Without doubt, the nitrogen cycle is the single most important thing you need to learn as a fishkeeper. It is the basis for every form of fishkeeping known to the hobby.
It doesn’t matter if you keep marine fish, a community tank, discus, African Cichlids, South American Cichlids, specimen tanks, planted aquaria or a couple of small fish in a nano tank. The nitrogen cycle is the process that keeps them all alive.
Whilst it may appear daunting at first, there will become a moment where it all just falls into place and makes absolute perfect sense.
What is the Nitrogen Cycle?
In simple terms, it’s the process of removing the toxic waste made by fish and by other sources of decaying matter and turning it into a much less toxic form.
What is the toxic waste?
The toxic waste is Ammonia (NH3). Fish produce ammonia from their waste and from respiration and dump it into the water via their gills. Decaying matter, such as uneaten food, dead fish and rotting plants, also produce toxic ammonia.
How is Ammonia removed?
Ammonia (NH3) is converted into less toxic Nitrite (NO2) by the beneficial bacteria living in your aquarium. The bacteria that perform this process are Nitrosomonas bacteria.
Nitrite (NO2), whilst less toxic than ammonia is still toxic to your fish, and also needs to be removed. Another set of beneficial bacteria, Nitrobacter perform this task and convert it into the relatively non-toxic, Nitrate (NO3).
If Ammonia and Nitrites aren't removed, your fish will become very sick and ultimately you will experience losses. Poor water quality is the biggest killer of fish we experience in fishkeeping.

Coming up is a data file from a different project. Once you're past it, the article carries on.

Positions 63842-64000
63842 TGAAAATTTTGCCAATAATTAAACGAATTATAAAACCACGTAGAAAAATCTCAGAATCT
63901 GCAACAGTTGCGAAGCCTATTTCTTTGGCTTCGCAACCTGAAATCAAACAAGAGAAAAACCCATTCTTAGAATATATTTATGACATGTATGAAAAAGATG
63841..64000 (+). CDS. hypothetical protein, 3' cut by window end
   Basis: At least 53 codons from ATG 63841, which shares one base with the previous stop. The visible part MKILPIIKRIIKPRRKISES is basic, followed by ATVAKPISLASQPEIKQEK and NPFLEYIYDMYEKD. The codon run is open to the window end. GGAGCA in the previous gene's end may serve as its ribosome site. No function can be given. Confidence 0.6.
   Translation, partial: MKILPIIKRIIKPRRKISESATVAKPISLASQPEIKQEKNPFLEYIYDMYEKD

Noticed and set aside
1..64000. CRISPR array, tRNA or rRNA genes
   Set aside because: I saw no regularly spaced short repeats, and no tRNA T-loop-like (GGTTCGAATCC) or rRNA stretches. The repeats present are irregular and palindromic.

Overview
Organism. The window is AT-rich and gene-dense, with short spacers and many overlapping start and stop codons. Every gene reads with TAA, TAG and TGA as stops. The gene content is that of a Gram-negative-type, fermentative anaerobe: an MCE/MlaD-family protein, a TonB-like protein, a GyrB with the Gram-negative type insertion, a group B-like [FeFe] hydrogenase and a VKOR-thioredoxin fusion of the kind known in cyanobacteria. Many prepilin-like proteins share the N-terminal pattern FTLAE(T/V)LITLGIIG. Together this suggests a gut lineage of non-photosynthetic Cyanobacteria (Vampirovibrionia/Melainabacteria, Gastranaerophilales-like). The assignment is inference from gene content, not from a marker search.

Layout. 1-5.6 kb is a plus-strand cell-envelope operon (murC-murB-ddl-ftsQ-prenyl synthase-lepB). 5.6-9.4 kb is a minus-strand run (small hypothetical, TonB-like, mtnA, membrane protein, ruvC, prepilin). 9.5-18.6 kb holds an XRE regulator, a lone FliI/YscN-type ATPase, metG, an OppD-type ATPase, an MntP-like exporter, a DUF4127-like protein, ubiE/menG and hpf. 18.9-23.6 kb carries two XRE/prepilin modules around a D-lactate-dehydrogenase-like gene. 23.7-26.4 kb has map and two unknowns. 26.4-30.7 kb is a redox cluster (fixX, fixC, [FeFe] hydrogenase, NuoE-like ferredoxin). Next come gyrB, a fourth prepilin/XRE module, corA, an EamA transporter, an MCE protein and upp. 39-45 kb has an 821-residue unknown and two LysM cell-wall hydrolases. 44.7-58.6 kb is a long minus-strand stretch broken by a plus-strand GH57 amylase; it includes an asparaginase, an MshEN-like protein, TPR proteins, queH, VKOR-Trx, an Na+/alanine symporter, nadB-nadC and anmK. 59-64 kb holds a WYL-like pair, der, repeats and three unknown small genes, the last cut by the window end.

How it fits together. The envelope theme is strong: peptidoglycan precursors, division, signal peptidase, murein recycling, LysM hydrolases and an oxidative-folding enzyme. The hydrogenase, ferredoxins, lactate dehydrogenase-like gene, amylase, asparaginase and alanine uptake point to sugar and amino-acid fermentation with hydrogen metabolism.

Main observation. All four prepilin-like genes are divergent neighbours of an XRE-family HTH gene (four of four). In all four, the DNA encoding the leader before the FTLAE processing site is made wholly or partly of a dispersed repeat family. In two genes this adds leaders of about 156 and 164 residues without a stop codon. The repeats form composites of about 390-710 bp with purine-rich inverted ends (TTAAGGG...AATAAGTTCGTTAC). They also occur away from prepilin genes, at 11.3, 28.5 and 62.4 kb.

How are Nitrates Removed?
As we can see, the end result of the nitrogen cycle is Nitrate. Nitrates are then removed by performing regular water changes.
A further method of nitrate removal is from aquatic plants. Plants consume nitrates.
Where do these Beneficial Bacteria Live?
The beneficial bacteria that perform the nitrogen cycle live in your filter. You’ll often hear the term “biological filter”. That’s exactly what’s being described here, the biological filter is where the Nitrosomonas and Nitrobacter beneficial bacteria live.
Your dealer will advise you not to rinse the biological section of your filter under the tap when cleaning it. This is to avoid the possibility that some of the bacteria may be killed off by the chlorine in the tap water.
How Do I Know if I have Ammonia, Nitrates or Nitrites in my Tank?
Test kits are available to buy in store. They are simple to use and will read your water quality in a matter of seconds.
A Happy Aquarium
Once you fully understand the Nitrogen Cycle, fishkeeping takes on a whole new meaning and the once frustrating losses will turn into a thriving, happy aquarium
There are many other important topics to discuss within the Nitrogen Cycle, such as
How to successfully mature your aquarium What happens to the ammonia and nitrites once the are broken down? How often to do water changes? What kind of filtration should I use? etc, etc.
These will all be covered in future articles.
But please remember we are always available and on hand to offer any help, assistance or advice that's required. not just on this topic, but any fishkeeping related topics.